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1.1 Central Problems of an Economy 1.2 Production Possibility Curve and Opportunity Cost 1.3 Micro versus Macro Economics

Welcome to the science of economics. Yes, economics is a social science, like chemistry is a physical science. It is true that there are no test tubes and sophisticated equipment required to study economics, but just as physical sciences are means to understand how the real physical world around us works – our planet, the solar system or the universe – in economics, we try to understand how the economy of a particular region, a country, or the global economy works. There are principles or laws of economics (parallel to laws of chemistry or physics). With the help of these principles, we analyse how an economy works. What is economics after all? There is no universally accepted, single, definition of it. But we can understand what it is about. Many non-economists think that it only concerns the matters of money – how to make or manage money. Not true. Economics is about making choices in the presence of scarcity. The notions, “scarcity” and “choice”, are very important in economics. You may not see these words in all chapters to come, but they are in the background throughout. Scarcity and choice go together: if things were available in plenty (literally) then there would have been no choice problem; you can have anything you want.

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Unfortunately, this may be true only in heaven, not in the real world. Even the richest person on earth would have to face scarcity and make choice. If nothing else, time is scarce. Ratan Tata, a leading industrialist of India, between 6 p.m. and 8 p.m. in a particular evening, may have to decide whether to go to a musical concert, or just keep working in his office. Think about the length of syllabi of various subjects that you have to cover before the final exam. We do not need to convince you that time is scarce. Likewise, food, clothing, housing, clean air, drinkable water etc. are scarce in every country in the world, except that the degree of scarcity varies. The point is that problems of choice arise because of scarcity. The study of such “choice problems”, at the individual, social, national and international level is what economics is about. 1.1 CENTRAL PROBLEMS OF AN ECONOMY: WHAT, HOW AND FOR WHOM There are many choice problems that any particular economy attempts to solve within a given time period. For example, during the fiscal year 1998-99, 71.3 million tons of wheat was produced in India.1 Output of food grains in general is not entirely determined by external factors like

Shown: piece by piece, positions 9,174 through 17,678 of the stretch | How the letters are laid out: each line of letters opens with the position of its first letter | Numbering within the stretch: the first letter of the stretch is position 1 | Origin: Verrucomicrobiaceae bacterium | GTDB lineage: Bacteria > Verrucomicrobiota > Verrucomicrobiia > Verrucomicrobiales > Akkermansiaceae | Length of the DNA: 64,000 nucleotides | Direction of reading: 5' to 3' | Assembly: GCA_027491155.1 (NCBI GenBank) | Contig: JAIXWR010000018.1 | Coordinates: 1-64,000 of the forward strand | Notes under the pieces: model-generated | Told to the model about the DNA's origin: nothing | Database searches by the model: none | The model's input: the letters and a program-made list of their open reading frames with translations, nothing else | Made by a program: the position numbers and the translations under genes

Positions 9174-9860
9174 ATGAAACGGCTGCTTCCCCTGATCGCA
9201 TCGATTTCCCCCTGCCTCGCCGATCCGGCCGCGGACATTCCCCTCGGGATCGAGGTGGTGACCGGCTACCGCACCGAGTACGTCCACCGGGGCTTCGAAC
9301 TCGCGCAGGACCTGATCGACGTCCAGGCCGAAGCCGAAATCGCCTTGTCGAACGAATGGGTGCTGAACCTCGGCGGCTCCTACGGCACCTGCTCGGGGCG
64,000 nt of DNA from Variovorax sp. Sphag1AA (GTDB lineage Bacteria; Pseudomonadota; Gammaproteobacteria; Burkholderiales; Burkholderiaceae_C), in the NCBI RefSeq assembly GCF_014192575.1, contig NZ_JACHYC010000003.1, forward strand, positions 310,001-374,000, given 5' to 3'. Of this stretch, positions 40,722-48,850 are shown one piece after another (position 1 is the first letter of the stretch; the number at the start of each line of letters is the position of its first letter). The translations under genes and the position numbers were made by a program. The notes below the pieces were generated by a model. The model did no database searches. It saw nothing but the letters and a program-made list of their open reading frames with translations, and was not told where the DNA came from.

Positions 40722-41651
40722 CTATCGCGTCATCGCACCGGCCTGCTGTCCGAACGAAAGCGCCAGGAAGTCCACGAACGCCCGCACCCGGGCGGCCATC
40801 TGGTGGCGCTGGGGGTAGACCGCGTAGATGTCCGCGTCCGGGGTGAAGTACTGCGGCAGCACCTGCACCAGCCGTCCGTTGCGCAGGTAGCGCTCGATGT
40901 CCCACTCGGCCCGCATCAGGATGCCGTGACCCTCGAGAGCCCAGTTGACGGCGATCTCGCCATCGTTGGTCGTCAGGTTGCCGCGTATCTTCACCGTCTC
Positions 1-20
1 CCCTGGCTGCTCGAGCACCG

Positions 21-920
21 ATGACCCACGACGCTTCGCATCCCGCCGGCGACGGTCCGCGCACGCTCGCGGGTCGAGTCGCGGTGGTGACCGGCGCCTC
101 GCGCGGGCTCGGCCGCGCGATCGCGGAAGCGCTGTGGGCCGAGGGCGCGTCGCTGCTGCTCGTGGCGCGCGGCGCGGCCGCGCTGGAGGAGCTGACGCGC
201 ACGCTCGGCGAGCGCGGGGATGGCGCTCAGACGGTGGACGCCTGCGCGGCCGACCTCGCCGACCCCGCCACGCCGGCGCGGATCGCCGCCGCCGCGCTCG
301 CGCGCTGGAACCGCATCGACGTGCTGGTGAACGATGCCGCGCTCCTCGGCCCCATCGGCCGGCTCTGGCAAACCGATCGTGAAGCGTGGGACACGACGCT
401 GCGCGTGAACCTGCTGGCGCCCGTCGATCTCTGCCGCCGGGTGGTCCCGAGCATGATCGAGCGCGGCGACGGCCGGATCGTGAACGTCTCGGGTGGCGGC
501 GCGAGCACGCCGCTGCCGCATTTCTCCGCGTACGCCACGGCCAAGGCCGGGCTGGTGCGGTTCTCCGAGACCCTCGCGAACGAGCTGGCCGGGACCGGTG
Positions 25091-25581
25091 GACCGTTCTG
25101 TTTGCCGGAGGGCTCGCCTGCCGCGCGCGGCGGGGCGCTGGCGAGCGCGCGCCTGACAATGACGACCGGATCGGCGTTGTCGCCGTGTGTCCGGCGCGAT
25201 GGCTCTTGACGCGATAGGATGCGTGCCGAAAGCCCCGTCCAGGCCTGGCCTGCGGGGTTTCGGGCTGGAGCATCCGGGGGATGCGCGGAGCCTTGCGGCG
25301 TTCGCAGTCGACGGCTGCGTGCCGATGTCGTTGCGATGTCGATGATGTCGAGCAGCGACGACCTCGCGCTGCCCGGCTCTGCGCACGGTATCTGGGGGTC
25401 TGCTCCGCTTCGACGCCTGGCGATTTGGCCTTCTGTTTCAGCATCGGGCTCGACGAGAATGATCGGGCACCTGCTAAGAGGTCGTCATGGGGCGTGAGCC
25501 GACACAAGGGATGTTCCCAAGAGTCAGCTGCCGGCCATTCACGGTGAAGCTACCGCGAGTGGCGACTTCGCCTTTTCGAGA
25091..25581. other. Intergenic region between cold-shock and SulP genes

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rainfall etc. It is partly influenced by how much of land is used to raise food grains, by the application of fertilisers, by the supply of power to agricultural sector etc. And these are consequences of individual choice as well as policies by the government. Thus India’s wheat production in a given year is, partly, an outcome of choice. India, as many other countries, does not produce jet planes. But it produces helicopters, small air-crafts for training purposes as well as some fighter planes. 2 This also reflects a choice problem.3 Not only what goods a nation should produce is a problem of choice, so is how or in which method a good is to be produced. Usually, there is more than one method to produce a given commodity. For example, agricultural activity is more labour -intensive in India than in developed countries like US, France or Germany. Who is paid how much is also a choice problem from the economy’s viewpoint. There are differences in pay or salary across occupations. For instance, in the latter half of 1990s the beginning salary (including allowances) for a Class I government servant was between Rs. 1.5 lakhs to Rs. 2 lakhs per annum. In comparison, on the average, a computer programmer in

The source is Ministry of Finance, Government of India, Economic Survey 2000-2001, published in 2001. These are produced by Hindustan Aeronautics Limited (HAL). We recommend you to visit its website: www.hal-india.com. It contains pictures and brief descriptions of different aircrafts produced by HAL. You may argue that India does not produce jet planes because it does not have the necessary technology. However, having a technology or not can be seen as a choice problem. Many technologies can be purchased if we decide to pay for it. But we do not – and should not – buy any available technology even if we can afford it. We have to weigh the benefits from having a technology against the cost of acquiring it.